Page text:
• Confirmations are also somewhat effective in examining the valuation assertion for accounts receivable. However, confirmees fail to detect many seeded errors in controlled experiments and are more likely to detect and report errors that are unfavorable to the confirmee rather than favorable errors.
    • Collusion between auditee management and the confirmee was a problem area in receivables confirmations identified from AAERs. The relationship between management and the confirmee calls into question the perception by auditors of confirmees as “independent” third parties.
    • Fictitious responses provided by auditee management were a problem area identified from a review of AAERs for accounts receivable and cash balance confirmations. Current auditing standards do not require auditors to authenticate responses.
    • Enforcement actions described in the AAERs indicated problems with bank confirmations. With the exception of accounts receivable, U.S. auditing standards related to confirmations do not provide explicit guidance for specific accounts, such as cash, marketable securities or other account balances, as well as confirmation of special terms or side agreements.
    • Considerable evidence exists that electronic confirmations and other forms of electronic database queries (i.e., defined views of supplier and/or customer databases) are becoming more prevalent. Technology offers alternatives to standard paper confirmations that may provide for authentication and improve confirmation effectiveness.
    Category:
    Auditing Procedures - Nature - Timing and Extent
    Sub-category:
    Impact of Technology on Audit Procedures Confirmation – Process and Evaluation of Responses
  • Jennifer M Mueller-Phillips
    A Summary of Research on External Auditor Reliance on the...
    research summary posted February 16, 2015 by Jennifer M Mueller-Phillips, tagged 01.0 Standard Setting, 01.05 Impact of SOX, 07.0 Internal Control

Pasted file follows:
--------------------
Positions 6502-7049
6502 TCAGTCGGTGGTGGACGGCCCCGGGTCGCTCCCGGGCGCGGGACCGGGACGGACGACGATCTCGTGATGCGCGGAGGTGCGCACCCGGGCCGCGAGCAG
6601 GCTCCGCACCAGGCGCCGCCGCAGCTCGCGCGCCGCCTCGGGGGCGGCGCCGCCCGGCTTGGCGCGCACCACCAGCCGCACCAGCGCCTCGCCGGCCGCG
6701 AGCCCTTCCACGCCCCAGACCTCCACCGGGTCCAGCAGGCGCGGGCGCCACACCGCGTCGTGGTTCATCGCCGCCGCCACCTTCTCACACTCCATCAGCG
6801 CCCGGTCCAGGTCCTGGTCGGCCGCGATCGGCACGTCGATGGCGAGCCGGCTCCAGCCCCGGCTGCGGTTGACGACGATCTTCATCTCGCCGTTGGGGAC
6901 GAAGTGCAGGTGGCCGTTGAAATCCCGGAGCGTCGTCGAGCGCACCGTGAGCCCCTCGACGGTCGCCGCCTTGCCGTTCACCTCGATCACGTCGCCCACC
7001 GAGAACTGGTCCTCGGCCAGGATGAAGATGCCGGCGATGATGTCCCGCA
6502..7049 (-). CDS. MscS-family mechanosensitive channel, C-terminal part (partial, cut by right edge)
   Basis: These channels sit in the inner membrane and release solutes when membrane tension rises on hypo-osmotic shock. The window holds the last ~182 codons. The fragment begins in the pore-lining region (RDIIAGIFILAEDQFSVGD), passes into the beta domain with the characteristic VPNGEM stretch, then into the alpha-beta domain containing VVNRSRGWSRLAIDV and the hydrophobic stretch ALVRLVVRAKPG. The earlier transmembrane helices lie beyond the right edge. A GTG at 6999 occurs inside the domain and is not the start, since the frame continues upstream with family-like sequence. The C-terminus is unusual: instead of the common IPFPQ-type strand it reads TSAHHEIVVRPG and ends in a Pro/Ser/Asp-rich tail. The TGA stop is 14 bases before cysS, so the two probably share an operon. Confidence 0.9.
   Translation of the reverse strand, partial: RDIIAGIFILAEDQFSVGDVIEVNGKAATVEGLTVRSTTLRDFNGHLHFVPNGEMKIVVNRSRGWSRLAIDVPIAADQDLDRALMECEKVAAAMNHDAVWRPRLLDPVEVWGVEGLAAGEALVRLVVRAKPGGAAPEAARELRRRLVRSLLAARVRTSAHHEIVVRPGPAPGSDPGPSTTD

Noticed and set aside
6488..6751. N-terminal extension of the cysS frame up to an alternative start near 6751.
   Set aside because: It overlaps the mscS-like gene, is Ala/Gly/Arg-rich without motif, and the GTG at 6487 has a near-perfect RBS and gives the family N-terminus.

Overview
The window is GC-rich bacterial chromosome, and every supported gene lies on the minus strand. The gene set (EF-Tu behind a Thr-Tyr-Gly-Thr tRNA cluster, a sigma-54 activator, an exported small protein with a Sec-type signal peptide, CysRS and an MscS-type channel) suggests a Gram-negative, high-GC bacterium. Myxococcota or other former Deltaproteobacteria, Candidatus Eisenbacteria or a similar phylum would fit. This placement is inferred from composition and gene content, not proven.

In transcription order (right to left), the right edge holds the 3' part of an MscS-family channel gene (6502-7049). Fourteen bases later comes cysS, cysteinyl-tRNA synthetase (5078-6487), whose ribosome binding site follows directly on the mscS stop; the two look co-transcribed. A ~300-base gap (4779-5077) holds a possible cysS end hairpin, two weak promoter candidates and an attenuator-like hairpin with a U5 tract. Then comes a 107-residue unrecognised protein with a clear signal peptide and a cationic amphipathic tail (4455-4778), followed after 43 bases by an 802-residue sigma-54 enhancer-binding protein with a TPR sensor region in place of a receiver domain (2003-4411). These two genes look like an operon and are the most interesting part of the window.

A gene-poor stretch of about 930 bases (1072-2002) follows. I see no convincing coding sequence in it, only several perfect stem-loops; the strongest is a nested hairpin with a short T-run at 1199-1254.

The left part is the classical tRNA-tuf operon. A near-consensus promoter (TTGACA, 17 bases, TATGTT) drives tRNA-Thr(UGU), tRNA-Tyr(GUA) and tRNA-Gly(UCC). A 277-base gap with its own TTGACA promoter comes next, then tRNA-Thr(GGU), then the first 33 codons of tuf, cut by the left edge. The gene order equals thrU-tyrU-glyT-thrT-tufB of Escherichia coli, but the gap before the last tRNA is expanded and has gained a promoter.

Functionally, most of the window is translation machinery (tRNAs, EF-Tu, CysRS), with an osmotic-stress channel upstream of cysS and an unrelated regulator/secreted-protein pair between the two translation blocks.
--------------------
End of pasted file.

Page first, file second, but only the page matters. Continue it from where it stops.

Title:
    A Summary of Research on External Auditor Reliance on the Internal Audit Function
    Practical Implications:

    Regulators should draft regulations and oversee the profession in such a way that reflects an understanding of the complex environment in which practitioners are making reliance decisions. Standard setters, both domestic and international can learn from the cultural and jurisdictional nuances of different countries, which will facilitate appropriate internal audit reliance as corporations continue to have multi-national presences. Practitioners can benefit from the study by utilizing the review to improve upon their reliance decision frameworks.

    For more information on this study, please contact Chad Stefaniak.

    Citation:

    Bame-Aldred, C. W., D. M. Brandon, W. F. Messier, Jr., L. E. Rittenberg, and C. M. Stefaniak. 2013. A Summary of Research on External Auditor Reliance on the Internal Audit Function. Auditing: A Journal of Practice and Theory 32 (Supplement 1): 251-286

    Keywords:
    external audit; internal audit; reliance on the internal audit function; audit judgments.
    Purpose of the Study:

    The Public Company Accounting Oversight Board (PCAOB) requested a synthesis of existing research on the external auditor’s reliance of the internal audit function. Auditing Standard No. 5 (AS5) allows external auditors to rely on the internal audit function under certain criteria. This paper synthesizes post Sarbanes-Oxley research (2004 – 2012) that examines external auditor reliance of the internal audit function. The research reviewed pertains to: